And that’s when it hit me: she was totally right! I was becoming an adult. My Nana liked to remind me of this fact whenever we spoke on the phone, but it took Suzy to say it that made it sink in. Growing up, I’ll tell you, is not for the weak of heart. It takes a lot of guts; a lot of strength. But we all must go through it. And as I sat there at the hotel the night before I left for my first solo-trekking-European-adventure, I knew that the next day would be the start of my two month adult Bat-Mitzvah – and it would be just the start of a lifelong personal journey.
With that, I kissed my family goodnight and prepared to get on the plane for Europe the very next morning. Before I left for my gate at Newark International Airport, my Mom, who had driven me to the airport, pulled me into her arms and told me that I was like Cheryl Strayed, the writer of the book Wild. She said that this adventure I was about to take would be an amazing one. I nearly started crying again as I gave her one last hug but I pushed away the tears as I made my way toward security and waited there for two hours to board the plane.
The plane took off more than a half an hour late. To say I began to panic is an understatement. I thought that with less than a one hour layover in Germany, I would surely miss my connecting flight to Warsaw. I thought I’d be stuck in Germany. I thought I’d miss the one interview I had managed to plan out. I thought this whole trip was going down the drain. And I hadn’t even made it to Europe yet.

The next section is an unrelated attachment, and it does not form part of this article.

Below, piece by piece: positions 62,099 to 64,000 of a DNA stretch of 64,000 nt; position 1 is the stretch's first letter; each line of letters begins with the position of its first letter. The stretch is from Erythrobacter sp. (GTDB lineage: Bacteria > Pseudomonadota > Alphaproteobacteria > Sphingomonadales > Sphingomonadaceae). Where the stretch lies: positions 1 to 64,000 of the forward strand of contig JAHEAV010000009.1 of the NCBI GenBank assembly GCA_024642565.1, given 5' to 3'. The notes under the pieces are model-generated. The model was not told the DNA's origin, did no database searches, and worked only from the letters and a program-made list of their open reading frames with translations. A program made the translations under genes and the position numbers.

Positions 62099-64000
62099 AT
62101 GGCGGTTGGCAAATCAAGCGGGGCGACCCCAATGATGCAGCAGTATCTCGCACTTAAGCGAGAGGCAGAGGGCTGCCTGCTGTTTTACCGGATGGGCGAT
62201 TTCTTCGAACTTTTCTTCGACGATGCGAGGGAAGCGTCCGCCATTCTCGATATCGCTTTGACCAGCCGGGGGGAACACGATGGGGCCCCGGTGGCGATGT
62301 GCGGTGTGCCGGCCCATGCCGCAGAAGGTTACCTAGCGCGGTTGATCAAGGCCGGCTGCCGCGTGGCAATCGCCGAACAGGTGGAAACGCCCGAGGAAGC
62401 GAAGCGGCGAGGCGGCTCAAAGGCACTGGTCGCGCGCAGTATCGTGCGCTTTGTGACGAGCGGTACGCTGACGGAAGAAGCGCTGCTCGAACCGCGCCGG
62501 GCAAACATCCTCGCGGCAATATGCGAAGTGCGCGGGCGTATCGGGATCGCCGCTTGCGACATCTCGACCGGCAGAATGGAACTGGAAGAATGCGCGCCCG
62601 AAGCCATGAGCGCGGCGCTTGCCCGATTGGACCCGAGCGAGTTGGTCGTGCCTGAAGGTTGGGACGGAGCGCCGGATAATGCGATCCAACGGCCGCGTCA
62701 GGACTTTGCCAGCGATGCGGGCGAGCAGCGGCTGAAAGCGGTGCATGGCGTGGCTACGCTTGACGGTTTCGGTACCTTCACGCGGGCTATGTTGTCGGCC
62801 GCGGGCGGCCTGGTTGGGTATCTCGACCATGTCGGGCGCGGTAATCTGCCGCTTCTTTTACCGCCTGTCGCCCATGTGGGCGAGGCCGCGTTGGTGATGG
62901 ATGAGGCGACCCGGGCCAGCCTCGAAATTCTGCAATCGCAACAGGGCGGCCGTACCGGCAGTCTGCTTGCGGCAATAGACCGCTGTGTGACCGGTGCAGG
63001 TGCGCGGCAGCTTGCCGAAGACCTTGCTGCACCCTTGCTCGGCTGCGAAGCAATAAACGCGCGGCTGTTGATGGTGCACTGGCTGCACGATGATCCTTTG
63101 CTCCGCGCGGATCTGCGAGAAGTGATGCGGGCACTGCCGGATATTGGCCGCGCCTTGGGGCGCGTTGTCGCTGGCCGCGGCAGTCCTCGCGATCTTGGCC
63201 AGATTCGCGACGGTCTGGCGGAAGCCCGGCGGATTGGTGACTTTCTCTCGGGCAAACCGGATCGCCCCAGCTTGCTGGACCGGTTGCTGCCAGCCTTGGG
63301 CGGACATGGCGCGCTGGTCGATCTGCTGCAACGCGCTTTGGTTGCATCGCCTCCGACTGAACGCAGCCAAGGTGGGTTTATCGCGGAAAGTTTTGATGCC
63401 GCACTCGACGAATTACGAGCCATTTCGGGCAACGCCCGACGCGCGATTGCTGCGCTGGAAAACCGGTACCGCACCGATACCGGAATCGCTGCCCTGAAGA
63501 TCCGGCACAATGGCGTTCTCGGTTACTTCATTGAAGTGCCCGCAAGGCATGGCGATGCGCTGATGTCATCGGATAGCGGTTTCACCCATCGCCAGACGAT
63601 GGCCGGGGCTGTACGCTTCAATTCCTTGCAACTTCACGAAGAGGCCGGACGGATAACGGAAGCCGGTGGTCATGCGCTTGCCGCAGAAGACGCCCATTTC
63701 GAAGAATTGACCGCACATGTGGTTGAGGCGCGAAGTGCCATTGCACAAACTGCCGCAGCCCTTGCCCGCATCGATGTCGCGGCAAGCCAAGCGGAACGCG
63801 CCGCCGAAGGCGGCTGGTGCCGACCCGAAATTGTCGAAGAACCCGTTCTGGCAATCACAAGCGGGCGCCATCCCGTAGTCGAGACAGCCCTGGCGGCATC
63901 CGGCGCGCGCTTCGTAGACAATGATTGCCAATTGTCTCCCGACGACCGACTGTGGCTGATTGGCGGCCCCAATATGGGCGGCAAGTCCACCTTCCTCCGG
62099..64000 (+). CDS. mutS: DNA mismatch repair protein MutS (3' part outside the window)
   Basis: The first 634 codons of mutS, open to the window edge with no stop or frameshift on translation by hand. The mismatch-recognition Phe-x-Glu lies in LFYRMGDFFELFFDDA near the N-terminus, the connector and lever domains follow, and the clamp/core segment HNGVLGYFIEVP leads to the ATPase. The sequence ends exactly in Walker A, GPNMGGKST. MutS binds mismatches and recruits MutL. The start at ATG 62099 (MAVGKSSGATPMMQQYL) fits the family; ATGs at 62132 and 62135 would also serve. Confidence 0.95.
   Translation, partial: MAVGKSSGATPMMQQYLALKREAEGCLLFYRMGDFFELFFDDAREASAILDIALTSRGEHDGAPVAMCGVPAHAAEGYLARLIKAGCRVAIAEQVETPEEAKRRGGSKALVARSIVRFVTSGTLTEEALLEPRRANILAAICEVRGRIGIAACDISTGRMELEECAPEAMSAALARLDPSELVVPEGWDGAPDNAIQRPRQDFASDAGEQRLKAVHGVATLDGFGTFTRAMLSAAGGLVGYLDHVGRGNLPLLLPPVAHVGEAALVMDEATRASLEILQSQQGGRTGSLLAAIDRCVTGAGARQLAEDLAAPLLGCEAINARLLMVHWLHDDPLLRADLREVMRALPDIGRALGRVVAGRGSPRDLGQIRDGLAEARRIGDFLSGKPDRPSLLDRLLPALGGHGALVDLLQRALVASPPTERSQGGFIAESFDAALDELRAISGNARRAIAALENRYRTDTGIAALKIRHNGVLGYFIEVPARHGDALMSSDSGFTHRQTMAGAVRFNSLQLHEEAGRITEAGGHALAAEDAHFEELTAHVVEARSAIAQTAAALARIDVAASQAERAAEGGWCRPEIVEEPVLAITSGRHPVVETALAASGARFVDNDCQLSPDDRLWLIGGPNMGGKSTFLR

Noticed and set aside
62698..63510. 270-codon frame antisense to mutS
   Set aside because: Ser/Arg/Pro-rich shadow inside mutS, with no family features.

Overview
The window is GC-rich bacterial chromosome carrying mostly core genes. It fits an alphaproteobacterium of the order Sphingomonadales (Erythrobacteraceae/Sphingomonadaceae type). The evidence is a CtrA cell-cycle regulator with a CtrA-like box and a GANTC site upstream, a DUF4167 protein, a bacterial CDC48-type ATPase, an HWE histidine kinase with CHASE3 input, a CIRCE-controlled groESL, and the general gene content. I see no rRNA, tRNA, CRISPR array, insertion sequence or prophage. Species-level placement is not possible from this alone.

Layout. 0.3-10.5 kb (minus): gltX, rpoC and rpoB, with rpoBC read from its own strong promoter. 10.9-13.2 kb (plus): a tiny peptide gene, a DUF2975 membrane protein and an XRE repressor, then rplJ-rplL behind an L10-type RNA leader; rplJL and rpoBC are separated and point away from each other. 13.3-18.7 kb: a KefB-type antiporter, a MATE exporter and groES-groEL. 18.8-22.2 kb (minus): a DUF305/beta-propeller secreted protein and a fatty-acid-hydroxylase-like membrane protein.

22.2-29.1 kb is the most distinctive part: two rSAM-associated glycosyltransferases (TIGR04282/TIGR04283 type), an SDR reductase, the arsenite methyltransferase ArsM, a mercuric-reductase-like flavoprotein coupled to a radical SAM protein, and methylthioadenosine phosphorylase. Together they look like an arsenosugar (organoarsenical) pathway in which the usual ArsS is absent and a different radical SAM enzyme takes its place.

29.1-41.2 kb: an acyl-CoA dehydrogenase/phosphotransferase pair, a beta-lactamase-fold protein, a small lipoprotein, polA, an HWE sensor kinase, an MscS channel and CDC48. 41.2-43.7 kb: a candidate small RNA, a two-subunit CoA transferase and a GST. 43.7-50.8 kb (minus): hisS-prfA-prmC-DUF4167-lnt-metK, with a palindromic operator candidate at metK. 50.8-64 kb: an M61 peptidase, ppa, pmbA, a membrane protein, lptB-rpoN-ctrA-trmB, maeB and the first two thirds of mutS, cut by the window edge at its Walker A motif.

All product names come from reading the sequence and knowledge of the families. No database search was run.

Luckily, with a speedy pilot and a fast-paced airport jog, I made my connecting flight. I got to my hotel, took a nap and prepared for my interview with the Rabbi which luckily went well. I found my way to the Warsaw Nożyk Synagogue and interviewed Rabbi Michael Schudrich who was very kind to give his time. It was an interesting interview that I will write about in a later post, and as the interview ended he looked at me and smiled, saying, “Now go get some sleep!”
I got back to my hotel and cradled myself in my bed unsure of what to do next. I needed dinner. I didn’t know Warsaw at all. There were no places to eat in my immediate neighborhood besides a bakery that sold Greek Salads. I eventually found a restaurant and actually had a nice meal, although the taste of the Polish food was diluted by my sadness of not having anyone to speak to about this journey. Before, I had always had at least one companion when traveling abroad. I had always travelled with a group and things had always been planned out by someone else. I never had to look up directions. I never got to pick anything. This feeling of autonomous travel was completely new to me.